The Eudist Servants

The Eudist Servants of the Eleventh Hour

The Eudist Servants of the Eleventh Hour is a new branch, a twig sprouting on the 400 year-old tree of the extended spiritual family of St. John Eudes, whose strong branches include the Congregation of Our Lady of Charity of the Good Shepherd, our Eudist sisters, and the Congregation Of Jesus And Mary, our Eudist priests.

Both of these orders were founded by Saint John Eudes, close friend of Saint Vincent de Paul, in the early 17th century. The Eudist Servants of the Eleventh Hour is an association of the faithful whose members are sisters who are mature women who love Jesus and want to follow Him by serving the poor and the needy. The Eleventh Hour refers to the scripture where Jesus calls the last, and signifies that the community is for older women, generally between the ages of forty five and sixty five. The reference to St. John Eudes is recognition that the community is part of the Eudist Congregation, and it is also in honor of St. John Eudes spirituality.


Mother Antonia’s ministry

Eudist Servants of the Eleventh Hour

In 2003 the Eudist Servants of the Eleventh Hour community was formally accepted by Bishop Rafael Romo Munoz of Tijuana, Mexico. The community’s mission is to minister to the poor and the needy, to bring to them the love of Jesus Christ. To accomplish this members must, in their hearts and in their lives, bear the pain of the poor, the imprisoned, the sick, the rejected, the forgotten and the abandoned children of God.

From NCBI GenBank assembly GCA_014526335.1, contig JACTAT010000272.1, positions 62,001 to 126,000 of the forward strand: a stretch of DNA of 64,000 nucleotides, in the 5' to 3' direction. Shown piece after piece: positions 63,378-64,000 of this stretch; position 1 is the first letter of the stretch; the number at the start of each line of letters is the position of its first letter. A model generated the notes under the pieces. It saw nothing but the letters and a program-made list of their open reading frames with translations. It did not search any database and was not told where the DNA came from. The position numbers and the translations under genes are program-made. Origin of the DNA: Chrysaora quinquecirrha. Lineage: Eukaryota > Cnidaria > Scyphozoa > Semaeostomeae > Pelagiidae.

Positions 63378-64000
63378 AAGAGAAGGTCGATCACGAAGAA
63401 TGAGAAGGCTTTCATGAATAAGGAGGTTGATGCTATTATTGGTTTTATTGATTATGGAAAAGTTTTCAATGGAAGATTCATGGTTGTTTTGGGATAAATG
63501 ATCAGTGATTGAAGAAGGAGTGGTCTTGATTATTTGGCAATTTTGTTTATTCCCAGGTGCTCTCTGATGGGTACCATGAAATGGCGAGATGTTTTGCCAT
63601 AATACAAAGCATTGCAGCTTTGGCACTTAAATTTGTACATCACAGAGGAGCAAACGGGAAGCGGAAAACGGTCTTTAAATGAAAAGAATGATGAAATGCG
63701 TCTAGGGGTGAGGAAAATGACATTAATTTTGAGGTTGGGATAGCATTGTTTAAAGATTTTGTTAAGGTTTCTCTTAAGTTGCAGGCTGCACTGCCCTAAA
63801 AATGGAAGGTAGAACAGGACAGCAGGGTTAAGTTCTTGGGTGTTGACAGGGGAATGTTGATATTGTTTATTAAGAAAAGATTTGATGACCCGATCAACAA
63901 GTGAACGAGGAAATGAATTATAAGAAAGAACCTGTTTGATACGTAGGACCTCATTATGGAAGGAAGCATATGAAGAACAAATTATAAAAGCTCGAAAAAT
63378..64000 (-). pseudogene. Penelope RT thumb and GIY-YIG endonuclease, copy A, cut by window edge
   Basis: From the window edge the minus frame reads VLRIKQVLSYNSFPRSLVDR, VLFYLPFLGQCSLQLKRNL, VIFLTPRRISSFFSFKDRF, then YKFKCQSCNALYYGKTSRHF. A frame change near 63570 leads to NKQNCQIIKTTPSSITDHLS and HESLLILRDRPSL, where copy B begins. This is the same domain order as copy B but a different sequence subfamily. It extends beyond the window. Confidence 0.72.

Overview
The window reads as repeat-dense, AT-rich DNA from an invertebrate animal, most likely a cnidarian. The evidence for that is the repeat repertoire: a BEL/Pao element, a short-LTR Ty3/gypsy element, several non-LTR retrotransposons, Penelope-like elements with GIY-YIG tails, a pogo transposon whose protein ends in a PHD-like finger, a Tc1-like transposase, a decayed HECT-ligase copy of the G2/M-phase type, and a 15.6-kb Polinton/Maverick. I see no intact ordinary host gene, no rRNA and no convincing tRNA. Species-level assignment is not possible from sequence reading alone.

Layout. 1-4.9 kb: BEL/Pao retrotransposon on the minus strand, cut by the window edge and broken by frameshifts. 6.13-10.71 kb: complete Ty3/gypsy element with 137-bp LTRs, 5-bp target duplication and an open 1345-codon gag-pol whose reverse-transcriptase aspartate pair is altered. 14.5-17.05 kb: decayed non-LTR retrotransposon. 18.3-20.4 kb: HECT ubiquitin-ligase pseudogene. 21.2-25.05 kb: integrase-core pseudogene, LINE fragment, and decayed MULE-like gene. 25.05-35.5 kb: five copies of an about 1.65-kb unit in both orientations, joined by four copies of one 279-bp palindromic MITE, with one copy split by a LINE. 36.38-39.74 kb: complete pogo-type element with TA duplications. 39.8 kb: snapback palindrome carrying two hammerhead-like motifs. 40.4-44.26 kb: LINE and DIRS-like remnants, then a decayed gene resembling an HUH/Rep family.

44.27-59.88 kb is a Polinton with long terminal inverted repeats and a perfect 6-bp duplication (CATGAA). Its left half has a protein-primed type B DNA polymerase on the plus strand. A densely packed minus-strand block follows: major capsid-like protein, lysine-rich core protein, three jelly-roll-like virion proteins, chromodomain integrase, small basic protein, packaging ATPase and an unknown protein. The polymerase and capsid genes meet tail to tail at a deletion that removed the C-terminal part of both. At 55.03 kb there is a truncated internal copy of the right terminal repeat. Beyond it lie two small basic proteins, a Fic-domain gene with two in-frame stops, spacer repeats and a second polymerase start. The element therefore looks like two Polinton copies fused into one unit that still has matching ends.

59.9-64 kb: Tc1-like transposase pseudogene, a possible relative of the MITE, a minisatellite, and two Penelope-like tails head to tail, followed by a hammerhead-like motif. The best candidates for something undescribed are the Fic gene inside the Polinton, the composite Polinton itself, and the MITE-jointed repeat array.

Members of the community serve, with the permission of the local Bishop, in a variety of locations in Mexico and the United States, and perform a variety of services.

The Servants operate a ministry center, “Casa Campos de San Miguel”, located just three blocks from the La Mesa Penitentiary. The Casa is a refuge for women leaving prison and for women visiting incarcerated family in the nearby prison. They also support women and children who have come to Tijuana for treatment for cancer.

The servants also have a convent nearby, Corazon de Maria, which is a residence for some of the servants in Tijuana. Corazon de Maria is also used as the community’s house of formation.

Still other servants and associates live in the United States and minister to the imprisoned and sick in their area of residence.

All of the servants are self-supporting, both economically and with their own health care. Vows are taken for a one year period and then renewed annually, if mutually agreeable.

The Prison Angel

Mother Antonia’s Life of  Service in a Mexican Jail

The winners of the 2003 Pulitzer Prize for international reporting tell the astonishing story of Mary Clarke. At the age of fifty, Clarke left her comfortable life in suburban Los Angeles to follow a spiritual calling to care for the prisoners in one of Mexico’s most notorious jails. She actually moved into a cell to live among drug king pins and petty thieves. She has led many of them through profound spiritual transformations in which they turned away from their lives of crime, and has deeply touched the lives of all who have witnessed the depth of her compassion. – Amazon Book

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